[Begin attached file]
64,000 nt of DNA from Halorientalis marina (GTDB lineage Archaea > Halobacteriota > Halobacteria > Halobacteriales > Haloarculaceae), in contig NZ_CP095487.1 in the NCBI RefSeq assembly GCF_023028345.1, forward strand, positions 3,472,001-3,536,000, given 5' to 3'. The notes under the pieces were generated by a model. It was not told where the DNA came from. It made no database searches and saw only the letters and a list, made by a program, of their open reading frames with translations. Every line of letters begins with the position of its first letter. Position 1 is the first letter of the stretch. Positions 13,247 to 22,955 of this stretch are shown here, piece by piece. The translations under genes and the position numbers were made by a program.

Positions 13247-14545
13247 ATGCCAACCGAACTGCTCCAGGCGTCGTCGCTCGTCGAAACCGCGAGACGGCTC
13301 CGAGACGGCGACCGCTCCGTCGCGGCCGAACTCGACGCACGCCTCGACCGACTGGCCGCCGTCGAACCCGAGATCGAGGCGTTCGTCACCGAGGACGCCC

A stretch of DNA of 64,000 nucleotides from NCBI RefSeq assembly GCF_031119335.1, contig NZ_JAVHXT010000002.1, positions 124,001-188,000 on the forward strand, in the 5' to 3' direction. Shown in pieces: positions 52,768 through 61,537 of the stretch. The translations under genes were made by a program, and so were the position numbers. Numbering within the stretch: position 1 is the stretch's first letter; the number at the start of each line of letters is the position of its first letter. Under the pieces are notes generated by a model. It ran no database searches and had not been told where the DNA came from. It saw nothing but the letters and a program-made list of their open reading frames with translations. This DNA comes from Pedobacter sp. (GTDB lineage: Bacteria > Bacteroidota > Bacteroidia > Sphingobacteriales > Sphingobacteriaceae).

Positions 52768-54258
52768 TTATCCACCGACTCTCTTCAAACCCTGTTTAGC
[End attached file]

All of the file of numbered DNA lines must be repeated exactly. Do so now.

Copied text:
64,000 nt of DNA from Halorientalis marina (GTDB lineage Archaea > Halobacteriota > Halobacteria > Halobacteriales > Haloarculaceae), in contig NZ_CP095487.1 in the NCBI RefSeq assembly GCF_023028345.1, forward strand, positions 3,472,001-3,536,000, given 5' to 3'. The notes under the pieces were generated by a model. It was not told where the DNA came from. It made no database searches and saw only the letters and a list, made by a program, of their open reading frames with translations. Every line of letters begins with the position of its first letter. Position 1 is the first letter of the stretch. Positions 13,247 to 22,955 of this stretch are shown here, piece by piece. The translations under genes and the position numbers were made by a program.

Positions 13247-14545
13247 ATGCCAACCGAACTGCTCCAGGCGTCGTCGCTCGTCGAAACCGCGAGACGGCTC
13301 CGAGACGGCGACCGCTCCGTCGCGGCCGAACTCGACGCACGCCTCGACCGACTGGCCGCCGTCGAACCCGAGATCGAGGCGTTCGTCACCGAGGACGCCC

A stretch of DNA of 64,000 nucleotides from NCBI RefSeq assembly GCF_031119335.1, contig NZ_JAVHXT010000002.1, positions 124,001-188,000 on the forward strand, in the 5' to 3' direction. Shown in pieces: positions 52,768 through 61,537 of the stretch. The translations under genes were made by a program, and so were the position numbers. Numbering within the stretch: position 1 is the stretch's first letter; the number at the start of each line of letters is the position of its first letter. Under the pieces are notes generated by a model. It ran no database searches and had not been told where the DNA came from. It saw nothing but the letters and a program-made list of their open reading frames with translations. This DNA comes from Pedobacter sp. (GTDB lineage: Bacteria > Bacteroidota > Bacteroidia > Sphingobacteriales > Sphingobacteriaceae).

Positions 52768-54258
52768 TTATCCACCGACTCTCTTCAAACCCTGTTTAGC